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Unformatted text preview: Monday, October 24, 2011 Lecture 25 Announcements For this week's lectures ( Quiz on 11/2 ), assignments are as in LG for 10/26, 10/28, and 10/31 AND no PyMOL for the quiz on 11/2 (and for the lectures this week). Friday's lecture: Bioenergetics: Redox rxns can be interesting, and are very important in biology; Relation between free energy and redox potential difference Vast number of unexpected interconnections in metabolism Intro to glycolysis TODAY: pp. 187-188 The notion of glycolysis as a "chemical factory" for the cell: . Glucose-6-phosphate can be made into other sugars, and other sugars can be made into G6P. In addition, G1P, released from glycogen, is interconverted with G6P. . Fructose-6-phosphate is the entrance point for other sugars. Also, F6P can be made into amino sugars, which can be made into glycolipids and glycoproteins. From here, glycolsaminoglycans can be made. . Glyceraldehyde-3-phosphate is made into dihydroxyacetone phosphate (DHAP), which can be used for lipid synthesis. . 1,3 bisphosphoglycerate can be made into 2,3 bisphosphoglycerate, which you remember is essential for proper hemoglobin function. . 3-phosphoglycerate is used for serine synthesis. . Phosphoenolpyruvate is used for amino acid synthesis also, as is pyruvate. p. 188 Prof. traced through the "big map of metabolism" to show how a glycolysis intermediate, DHAP, is connected to nucleotide synthesis, and also to lipid synthesis. p. 189 Lots of free energy is available when glucose is oxidized completely: Glucose + 6 O 2 6 CO 2 + 6 H 2 O G o ' for this reaction, the complete oxidation of glucose, is - ~3,000 kJ/mole. ADP + P i ATP + H 2 O For ATP synthesis from ADP and P i , G o ' = +31 kJ/mole and G is ~ 50kJ/mole. Cells could make ~ 60 ATP with the energy from completely oxidizing glucose! But in glycolysis, glucose is only partially oxidized . In fact, oxidation occurs only in step 6, when an aldehyde is oxidized to a (phosphate) ester. This one step of carbon oxidation has a G o ' of about -150 kJ/mole, sufficient to drive synthesis of several ATPs. In addition, this one step occurs twice for every one glucose molecule that goes through glycolysis. Now let's look at some simple organic chemistry in order to understand the "strategy" of the first four reactions. Carbon-carbon bond breaking- there are only two ways to do it! 1. At the top of p. 190 is the free-radical reaction. In this case, the electron density of the C - C bond is split evenly, creating two free-radicals (jargon: unpaired electrons). Such reactions are rarely seen in the controlled rxns of metabolism: free radicals react rapidly with nearby atoms, yet the essence of metabolism is that all reactions are catalyzed, hence under control.metabolism is that all reactions are catalyzed, hence under control....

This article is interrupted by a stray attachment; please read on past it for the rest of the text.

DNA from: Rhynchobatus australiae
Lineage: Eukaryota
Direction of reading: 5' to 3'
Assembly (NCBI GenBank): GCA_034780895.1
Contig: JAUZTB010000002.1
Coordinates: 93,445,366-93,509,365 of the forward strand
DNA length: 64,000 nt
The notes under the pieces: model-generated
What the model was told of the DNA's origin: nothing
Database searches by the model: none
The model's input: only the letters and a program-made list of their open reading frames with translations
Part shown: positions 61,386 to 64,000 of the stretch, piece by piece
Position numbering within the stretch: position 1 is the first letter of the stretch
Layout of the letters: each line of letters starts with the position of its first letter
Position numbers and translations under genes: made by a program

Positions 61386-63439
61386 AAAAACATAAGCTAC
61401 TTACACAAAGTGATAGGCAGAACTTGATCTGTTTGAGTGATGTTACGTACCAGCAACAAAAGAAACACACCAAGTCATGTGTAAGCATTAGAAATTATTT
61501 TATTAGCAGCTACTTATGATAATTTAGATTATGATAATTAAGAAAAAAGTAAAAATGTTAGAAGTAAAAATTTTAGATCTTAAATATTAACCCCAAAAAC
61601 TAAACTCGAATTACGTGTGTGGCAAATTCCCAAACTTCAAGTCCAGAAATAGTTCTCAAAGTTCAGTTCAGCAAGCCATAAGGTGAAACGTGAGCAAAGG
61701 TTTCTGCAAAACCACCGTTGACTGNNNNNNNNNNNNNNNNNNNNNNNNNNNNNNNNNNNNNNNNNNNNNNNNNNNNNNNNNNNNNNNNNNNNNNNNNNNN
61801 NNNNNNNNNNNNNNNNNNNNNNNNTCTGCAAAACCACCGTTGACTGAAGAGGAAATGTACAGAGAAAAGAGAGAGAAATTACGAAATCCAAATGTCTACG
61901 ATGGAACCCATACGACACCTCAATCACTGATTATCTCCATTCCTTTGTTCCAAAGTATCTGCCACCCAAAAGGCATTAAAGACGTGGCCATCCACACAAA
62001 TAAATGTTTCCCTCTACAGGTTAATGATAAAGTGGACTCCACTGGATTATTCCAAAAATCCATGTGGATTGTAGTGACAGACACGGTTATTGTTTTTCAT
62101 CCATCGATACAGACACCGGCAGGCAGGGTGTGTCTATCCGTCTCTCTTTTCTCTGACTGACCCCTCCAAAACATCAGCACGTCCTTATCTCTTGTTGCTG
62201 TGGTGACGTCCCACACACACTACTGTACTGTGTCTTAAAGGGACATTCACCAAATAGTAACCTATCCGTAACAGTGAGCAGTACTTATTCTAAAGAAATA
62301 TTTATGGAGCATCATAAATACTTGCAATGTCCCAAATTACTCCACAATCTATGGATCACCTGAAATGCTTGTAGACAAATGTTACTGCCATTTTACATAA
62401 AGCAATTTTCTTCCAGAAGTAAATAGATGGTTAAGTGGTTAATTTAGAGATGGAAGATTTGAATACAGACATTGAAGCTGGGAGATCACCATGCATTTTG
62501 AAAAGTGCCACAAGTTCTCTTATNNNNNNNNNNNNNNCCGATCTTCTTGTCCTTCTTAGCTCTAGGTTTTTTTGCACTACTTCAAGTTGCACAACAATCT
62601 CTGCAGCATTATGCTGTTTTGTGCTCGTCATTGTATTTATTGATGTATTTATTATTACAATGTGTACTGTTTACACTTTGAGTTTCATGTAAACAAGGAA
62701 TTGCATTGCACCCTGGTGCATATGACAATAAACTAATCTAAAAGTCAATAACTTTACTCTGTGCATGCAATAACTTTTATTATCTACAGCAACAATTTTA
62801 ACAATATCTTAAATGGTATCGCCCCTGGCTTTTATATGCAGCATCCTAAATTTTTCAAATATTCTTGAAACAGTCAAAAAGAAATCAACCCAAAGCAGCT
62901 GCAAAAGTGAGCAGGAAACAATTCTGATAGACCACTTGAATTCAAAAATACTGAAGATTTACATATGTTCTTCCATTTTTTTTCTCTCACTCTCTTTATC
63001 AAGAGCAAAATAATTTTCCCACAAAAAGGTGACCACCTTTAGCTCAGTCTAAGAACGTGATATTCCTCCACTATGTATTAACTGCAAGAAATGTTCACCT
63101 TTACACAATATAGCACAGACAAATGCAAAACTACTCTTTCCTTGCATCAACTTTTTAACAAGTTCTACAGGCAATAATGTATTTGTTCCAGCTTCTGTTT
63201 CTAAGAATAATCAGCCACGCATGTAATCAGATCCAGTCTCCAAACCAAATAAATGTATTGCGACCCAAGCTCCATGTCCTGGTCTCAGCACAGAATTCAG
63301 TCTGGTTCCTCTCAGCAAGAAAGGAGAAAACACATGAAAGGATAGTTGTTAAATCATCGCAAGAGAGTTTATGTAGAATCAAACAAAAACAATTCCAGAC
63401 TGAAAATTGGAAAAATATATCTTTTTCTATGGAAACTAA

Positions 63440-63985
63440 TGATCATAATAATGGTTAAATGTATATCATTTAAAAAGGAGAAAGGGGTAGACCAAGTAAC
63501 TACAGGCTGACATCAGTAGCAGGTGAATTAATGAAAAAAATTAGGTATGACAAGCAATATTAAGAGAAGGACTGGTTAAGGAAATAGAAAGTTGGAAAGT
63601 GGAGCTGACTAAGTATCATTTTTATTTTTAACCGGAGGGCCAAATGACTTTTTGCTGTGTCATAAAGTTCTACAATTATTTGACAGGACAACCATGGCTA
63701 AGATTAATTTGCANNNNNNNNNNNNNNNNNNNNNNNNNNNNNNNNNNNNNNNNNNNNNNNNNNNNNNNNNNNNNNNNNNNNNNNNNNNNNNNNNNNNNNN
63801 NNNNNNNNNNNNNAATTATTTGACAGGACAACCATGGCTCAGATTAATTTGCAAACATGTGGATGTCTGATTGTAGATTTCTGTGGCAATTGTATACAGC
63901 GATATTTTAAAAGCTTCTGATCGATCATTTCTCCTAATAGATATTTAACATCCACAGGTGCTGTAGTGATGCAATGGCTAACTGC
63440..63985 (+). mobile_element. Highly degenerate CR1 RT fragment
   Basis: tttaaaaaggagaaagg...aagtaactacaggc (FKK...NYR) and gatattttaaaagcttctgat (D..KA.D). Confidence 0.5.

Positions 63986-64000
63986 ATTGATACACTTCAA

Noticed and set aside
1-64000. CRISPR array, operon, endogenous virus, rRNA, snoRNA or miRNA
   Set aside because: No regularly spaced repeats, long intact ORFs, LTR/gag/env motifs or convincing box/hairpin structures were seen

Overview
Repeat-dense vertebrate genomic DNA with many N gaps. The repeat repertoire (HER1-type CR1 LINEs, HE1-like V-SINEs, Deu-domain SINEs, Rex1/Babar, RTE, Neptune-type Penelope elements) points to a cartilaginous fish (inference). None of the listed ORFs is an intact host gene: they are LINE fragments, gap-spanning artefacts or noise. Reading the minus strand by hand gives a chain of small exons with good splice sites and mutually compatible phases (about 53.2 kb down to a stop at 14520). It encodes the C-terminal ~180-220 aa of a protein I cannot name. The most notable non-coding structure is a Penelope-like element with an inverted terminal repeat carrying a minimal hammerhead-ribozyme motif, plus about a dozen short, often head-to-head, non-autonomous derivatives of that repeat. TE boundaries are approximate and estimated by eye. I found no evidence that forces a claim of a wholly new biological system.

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This note was uploaded on 01/01/2012 for the course BIOMG 3310 taught by Professor Feigenson during the Fall '11 term at Cornell University (Engineering School).
- Fall '11